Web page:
Saturday, January 29, 2005

The other day was the 60th anniversary of the liberation of Auschwitz. This is the well-known sign over the gate of the camp. Rough translation: work will make you free. Posted by Hello

Thursday, January 20, 2005

Radio, someone still loves you.

Happy 30th birthday, Double/Triple J!

Sure, sometimes I get sick of you. Yeah, sometimes I do switch you off in disgust and try my luck with Mix 106, especially in the evening during Super Request, like the other night when Rosie decided to get people to ring up and read out their tedious text messages. Sometimes I just want something to sing along to in the car, and I may prefer to hear a bit less Australian hip-hop, but that’s just personal preference. People say you’re less alternative than you used to be….but I only have to change over to an Austereo or Nova station for a few minutes to hear there’s still a big difference.

You do such cool stuff, like recording and playing some amazing live sets. Giving a leg up to new bands. Taking the time to tell the full story of a band or artist. Wacky science with Dr Karl and sport with Roy and HG. Most of your current affairs coverage is aimed a little below my age group, but I really liked the way you encouraged young people to register to vote, well in advance of last year’s federal election.

I still think you’re cool.

Wednesday, January 19, 2005

 Posted by Hello

Thanks to Bertie for the tip-off about an easy way to post photos using Hello. Finally, the photos that go with this story, concluded herePosted by Hello

Thursday, January 13, 2005

Warm fuzzy bookshop

Yesterday I stopped in at Hawker shops to check out Ron's Bookshop. This secondhand bookshop used to be at the Jamison Centre but has recently moved to a larger space at Hawker shops. I was looking for a Phil Rickman book but instead I got the first in Philip Pullman's His Dark Materials series. Yeah, it's (kind of) a kid's book. So when I brought it up to the counter, Ron asked me, "Are you a teacher?" I said "no", and didn't add, (I just like reading kids books). He could see what I was thinking, and told me that he only asked because often teachers come in and buy kids books for their schools, using their own money. He said he keeps a stash of kids books to give free to teachers.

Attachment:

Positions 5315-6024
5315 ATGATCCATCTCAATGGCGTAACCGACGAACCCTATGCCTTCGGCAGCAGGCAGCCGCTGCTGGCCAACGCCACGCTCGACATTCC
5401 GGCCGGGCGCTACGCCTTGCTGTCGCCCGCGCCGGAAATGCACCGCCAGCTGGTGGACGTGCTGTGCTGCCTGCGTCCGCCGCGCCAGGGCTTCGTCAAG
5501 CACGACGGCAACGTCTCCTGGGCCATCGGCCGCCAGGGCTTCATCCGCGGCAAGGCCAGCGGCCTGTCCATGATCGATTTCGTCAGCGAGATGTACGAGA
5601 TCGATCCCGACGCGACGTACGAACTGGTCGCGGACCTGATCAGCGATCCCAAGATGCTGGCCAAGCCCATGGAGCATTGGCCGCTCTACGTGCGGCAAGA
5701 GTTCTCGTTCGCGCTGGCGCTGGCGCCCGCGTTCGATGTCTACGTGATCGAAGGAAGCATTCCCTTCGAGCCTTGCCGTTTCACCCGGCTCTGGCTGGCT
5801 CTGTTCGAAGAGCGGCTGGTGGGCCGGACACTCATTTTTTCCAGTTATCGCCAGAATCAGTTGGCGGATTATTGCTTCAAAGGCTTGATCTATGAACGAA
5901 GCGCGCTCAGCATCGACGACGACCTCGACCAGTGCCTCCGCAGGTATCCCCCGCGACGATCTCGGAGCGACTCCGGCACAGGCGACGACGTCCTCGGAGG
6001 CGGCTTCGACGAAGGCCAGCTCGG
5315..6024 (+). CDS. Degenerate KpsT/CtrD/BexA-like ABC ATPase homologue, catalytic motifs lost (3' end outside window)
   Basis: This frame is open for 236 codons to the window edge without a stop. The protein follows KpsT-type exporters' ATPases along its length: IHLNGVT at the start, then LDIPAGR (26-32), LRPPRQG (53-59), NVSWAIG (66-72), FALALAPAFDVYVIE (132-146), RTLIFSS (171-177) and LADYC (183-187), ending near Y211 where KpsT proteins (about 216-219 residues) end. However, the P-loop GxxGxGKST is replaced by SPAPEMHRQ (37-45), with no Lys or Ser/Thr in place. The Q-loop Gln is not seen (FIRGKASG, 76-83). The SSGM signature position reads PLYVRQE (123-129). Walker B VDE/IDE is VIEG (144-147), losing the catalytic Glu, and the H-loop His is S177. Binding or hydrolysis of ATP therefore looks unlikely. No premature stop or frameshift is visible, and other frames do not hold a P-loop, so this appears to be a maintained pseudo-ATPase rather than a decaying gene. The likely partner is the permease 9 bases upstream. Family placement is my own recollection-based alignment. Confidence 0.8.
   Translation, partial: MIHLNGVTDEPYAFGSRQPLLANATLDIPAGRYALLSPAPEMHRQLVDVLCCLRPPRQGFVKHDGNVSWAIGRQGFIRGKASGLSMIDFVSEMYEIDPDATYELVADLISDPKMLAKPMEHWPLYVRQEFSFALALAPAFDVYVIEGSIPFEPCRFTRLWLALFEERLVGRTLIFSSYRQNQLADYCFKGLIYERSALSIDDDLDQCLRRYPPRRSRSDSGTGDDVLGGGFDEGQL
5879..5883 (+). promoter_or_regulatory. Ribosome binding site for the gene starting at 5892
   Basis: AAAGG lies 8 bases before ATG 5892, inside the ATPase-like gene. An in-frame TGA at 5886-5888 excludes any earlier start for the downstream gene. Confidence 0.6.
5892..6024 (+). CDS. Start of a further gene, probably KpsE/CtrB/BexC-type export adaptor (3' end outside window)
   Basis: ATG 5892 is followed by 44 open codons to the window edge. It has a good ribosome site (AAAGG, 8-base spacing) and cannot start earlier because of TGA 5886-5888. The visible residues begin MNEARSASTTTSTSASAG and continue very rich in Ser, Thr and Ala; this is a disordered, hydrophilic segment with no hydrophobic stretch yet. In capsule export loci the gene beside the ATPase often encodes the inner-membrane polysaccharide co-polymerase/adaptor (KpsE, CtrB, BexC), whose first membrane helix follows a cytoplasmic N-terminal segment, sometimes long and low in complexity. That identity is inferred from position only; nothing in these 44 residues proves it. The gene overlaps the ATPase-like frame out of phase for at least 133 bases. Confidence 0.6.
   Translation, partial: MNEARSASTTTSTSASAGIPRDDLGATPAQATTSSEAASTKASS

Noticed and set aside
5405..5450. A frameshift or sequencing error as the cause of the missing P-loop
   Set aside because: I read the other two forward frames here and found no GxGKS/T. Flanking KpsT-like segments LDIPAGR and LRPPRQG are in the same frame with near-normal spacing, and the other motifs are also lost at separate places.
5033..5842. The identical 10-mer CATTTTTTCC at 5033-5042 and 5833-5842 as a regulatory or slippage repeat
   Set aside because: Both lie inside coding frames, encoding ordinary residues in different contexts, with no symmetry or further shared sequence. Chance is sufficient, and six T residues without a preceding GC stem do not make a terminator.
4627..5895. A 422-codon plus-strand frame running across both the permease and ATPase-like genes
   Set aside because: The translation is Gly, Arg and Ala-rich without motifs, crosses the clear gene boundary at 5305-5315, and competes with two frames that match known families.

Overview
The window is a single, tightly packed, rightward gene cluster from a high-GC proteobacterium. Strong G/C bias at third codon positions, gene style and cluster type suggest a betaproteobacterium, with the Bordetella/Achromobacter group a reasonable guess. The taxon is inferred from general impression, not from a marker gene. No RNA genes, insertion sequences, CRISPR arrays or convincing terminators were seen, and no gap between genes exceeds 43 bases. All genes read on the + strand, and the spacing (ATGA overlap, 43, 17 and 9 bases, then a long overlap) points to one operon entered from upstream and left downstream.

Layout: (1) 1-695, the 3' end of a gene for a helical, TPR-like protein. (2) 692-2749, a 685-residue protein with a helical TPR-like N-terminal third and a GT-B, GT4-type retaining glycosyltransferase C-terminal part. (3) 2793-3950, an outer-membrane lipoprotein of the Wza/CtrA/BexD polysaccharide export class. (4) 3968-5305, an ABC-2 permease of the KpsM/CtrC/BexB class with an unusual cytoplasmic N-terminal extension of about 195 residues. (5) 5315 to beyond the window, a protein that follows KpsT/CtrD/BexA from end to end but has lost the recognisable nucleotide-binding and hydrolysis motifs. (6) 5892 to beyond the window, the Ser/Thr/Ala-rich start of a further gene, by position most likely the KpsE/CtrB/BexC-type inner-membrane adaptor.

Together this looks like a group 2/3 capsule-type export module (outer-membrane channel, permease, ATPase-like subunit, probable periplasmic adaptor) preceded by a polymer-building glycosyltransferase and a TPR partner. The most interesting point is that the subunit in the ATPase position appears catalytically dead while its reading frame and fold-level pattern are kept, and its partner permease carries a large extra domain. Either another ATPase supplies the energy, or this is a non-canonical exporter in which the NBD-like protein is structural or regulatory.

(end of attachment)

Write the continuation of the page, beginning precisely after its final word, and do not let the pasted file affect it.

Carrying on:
How cool is that? Three gold stars to Ron.

UPDATE: Clearly Hawker Shops is the place to be, at least if you're me. I had dinner last night at Rock Salt. I've heard a lot of buzzing noises (the good type) about this slightly pricey restaurant for ages but this was my first time there, mainly because I'm cheap and I live walking distance from Dickson with all its lovely and economical restaurants. Rock Salt specialises in duck dishes and lots of other meat-y things. As a vegetarian, I didn't think this would be the sort of restaurant where I would fare too well. I received the menu and thumbed through several pages of exotic meat dishes, noting a couple of side dishes that might do as a meal for me. Then, to my surprise, I hit... the vegetarian page! Yep, a whole page of vege entrees AND mains. Choice!

All of the food was beatifully presented and everyone seemed happy with it. My meal of pesto risotto followed by apple and nectarine crumble, was fantastic. They even served the ice cream in a separate bowl which made me super happy, because I hate melted ice cream with hot food. They even served little dishes of lemon sorbet between entree and main. So, Rock Salt gets gold stars too.